Thank you to all of my sponsors
This year there were 46 riders and we managed to raise over $300,000 in sponsorship. All of that money is going straight to the orphanages.
A great part of the ride was actually visiting 3 sites that are supported by Hands Across The Water. This post has all the professional videos about the ride. It helps when 2 of the riders are professional video people!
The entire ride summary
This is the summary video of the ride and promo video for next year’s ride.
There are some things that are so wonderfully captured in video and you get a sense of the magic of the ride. At the same time you miss out on the heat (one stretch of the ride was over 50°C), the sweat, and the exhaustion. You also miss out on the sheer pleasure of watermelon and pineapple.
Day 0 - Klong Toey Slum
Before the bike ride, we visited the Klong Toey Slum on the outskirt of Bangkok. The slum houses over 100,000 people. This is a good summary article on the slums.
Working within the slums is the charity Duang Prateep Foundation. HATW help fund them and this is who we are ultimately supporting. In the slums they look after the poorest of the poor. The families we visited typically had one person (usually the wife) supporting a large family and an injured or disabled spouse.
Once again, video can capture much but it misses the smell of open drains and general filth. It also misses the wonderful cooking smells (I’m a sucker for Thai food) and the gradual changes that the Duang Prateep Foundation is making. They started with a school and now even provide/support and train the “fire brigade”.
After a sleepless night, the ride was finally here. For half the group we had no idea what to expect. Had we bitten off more than we could chew.
Each day is broken up into a number of about 20km rides. We would all leave as a group, and over the ride would break into smaller groups or individuals. We would then all regroup at the break and after the final rider arrived, we would start the 15 minute timer.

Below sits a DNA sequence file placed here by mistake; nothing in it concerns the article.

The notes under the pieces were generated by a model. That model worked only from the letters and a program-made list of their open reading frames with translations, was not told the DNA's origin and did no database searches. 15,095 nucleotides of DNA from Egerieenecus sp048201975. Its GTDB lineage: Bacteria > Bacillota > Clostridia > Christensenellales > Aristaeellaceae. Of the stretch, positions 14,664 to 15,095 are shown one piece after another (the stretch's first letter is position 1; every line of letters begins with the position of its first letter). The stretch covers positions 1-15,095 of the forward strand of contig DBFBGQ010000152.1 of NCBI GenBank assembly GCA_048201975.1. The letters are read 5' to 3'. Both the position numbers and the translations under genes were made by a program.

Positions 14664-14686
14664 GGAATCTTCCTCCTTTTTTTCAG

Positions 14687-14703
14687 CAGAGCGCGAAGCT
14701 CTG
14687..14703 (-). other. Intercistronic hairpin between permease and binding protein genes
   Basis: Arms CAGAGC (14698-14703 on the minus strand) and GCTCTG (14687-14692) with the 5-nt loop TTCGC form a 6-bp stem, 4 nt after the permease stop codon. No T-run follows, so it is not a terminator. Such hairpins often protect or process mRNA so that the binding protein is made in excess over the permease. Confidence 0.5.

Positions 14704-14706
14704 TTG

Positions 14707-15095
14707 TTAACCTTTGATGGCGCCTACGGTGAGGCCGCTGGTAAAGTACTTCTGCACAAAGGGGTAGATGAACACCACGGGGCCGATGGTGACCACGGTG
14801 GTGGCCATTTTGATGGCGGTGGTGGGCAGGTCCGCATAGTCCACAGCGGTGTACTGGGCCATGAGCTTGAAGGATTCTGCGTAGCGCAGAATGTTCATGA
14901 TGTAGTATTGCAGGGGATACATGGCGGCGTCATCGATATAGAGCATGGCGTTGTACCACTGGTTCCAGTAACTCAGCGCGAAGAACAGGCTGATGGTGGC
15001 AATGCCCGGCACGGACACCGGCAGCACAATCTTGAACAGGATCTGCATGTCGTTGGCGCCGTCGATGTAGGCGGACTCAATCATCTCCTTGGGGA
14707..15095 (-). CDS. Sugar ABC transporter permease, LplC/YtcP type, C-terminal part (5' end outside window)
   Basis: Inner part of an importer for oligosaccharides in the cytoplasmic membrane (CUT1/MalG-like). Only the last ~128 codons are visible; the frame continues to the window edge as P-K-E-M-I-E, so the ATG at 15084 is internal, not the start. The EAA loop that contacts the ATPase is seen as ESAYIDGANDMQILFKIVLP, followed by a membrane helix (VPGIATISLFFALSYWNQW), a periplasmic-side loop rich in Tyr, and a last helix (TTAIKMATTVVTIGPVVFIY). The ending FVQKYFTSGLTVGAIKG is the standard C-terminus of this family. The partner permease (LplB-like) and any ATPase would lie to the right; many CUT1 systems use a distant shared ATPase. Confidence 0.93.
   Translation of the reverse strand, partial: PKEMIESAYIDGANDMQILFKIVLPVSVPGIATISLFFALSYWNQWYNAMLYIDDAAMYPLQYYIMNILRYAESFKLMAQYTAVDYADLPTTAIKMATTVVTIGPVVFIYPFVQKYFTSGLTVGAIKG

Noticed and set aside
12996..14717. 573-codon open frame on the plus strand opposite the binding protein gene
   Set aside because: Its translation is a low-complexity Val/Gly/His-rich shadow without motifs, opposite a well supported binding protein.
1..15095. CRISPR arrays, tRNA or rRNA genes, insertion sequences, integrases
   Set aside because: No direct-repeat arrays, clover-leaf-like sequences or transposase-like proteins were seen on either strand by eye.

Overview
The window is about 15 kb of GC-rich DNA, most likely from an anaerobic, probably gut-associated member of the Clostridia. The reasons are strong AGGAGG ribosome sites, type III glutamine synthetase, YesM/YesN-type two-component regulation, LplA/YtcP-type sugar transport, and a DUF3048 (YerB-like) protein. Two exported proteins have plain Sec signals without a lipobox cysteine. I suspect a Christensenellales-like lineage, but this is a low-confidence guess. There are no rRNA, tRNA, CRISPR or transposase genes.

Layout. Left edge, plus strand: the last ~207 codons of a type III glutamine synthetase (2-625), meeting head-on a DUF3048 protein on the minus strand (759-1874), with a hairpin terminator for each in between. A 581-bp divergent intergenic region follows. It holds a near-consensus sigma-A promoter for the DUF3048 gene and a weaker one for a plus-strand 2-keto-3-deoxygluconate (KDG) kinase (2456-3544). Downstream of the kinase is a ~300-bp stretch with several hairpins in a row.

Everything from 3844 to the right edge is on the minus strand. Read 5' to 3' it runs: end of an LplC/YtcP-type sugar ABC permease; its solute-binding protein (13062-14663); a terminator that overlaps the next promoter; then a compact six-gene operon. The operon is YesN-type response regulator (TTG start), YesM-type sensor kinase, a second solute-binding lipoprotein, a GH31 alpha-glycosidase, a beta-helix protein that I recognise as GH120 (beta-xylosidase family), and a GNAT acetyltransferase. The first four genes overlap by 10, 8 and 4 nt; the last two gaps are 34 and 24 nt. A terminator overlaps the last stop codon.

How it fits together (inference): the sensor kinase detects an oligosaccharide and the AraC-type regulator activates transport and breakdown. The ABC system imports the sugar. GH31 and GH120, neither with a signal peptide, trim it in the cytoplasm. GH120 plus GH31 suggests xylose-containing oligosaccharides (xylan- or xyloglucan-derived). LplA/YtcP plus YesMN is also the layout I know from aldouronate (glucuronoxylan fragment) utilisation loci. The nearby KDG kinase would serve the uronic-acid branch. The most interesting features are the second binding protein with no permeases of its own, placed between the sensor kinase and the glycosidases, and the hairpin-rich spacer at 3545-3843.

The first 2 20km rides were easy. The third ride leading into lunch was really rough. You can see it at about 49 seconds into the video. It was a long stretch that went on forever and felt like a continual slope up. I had fallen behind the pack and did it solo.
After lunch was a short trip to the temple for the ultimate photo opportunity. You can also see the team spirit of cheering people in at the end of the ride, and the “pleasure” of a bucket of ice at the end of a very hot day.
Today was the day that I had been training for. Someone had said “Temple Hill was the one that left me in the foetal position”. It was a steep 100m rise at the end of a 100km day’s riding.
We got to the top of Temple Hill and then some of us took the challenge and headed back down again for a second run.
It’s one thing to beat a challenge, it’s another thing to absolutely nail it. This was the most rewarding moment for me in regards to the physical part of the ride.
Day 3 was a real eye opener for me. For the first two days I was focusing on being in the lead group and pushing myself physically.
What I didn’t realise was that the best riders weren’t playing the ego game, but were back in the pack helping the group.
That’s where my post “great leaders aren’t always in the front” came from.
The ride is split in two. The first 3 days we are riding down the coast on the eastern side of Thailand, and the last 2 days we are on the western side. This is the day where we caught a bus across.
On the way we visited a boys orphanage run by the Duang Prateep Foundation.
Here boys are taken out of the city and away from drugs and crime. They are given an education and a home.
The Day 4 video looks more like a travel video for Thailand. It was the most beautiful of the 5 days with incredible lakes, rivers, caves and jungles.
You can see footage of the pool in the resort that we stayed in that night. This resort was in a steep valley and you get a hint of how amazing it was in this footage.
Day 5 was the shortest ride and finished at the orphanage.
What you don’t realise in the video is that the temple you see at about 13 seconds is where Peter Baines had to work identifying thousands of people who had died in the Tsunami, and help families find their lost.
15 minutes later we are riding into the orphanage and seeing the lives that have been forever changed by the work of Hands Across The Water and the Duang Prateep Foundation.
A final word (or two)
Firstly, another thank you to everyone who supported me.
For those who would like to support the work of Hands Across The Water, please visit their website. If I do ride again, then please consider sponsoring me.
For anyone reading this post and considering doing the ride, just do it.
To everyone who rode with me, thank you for everything.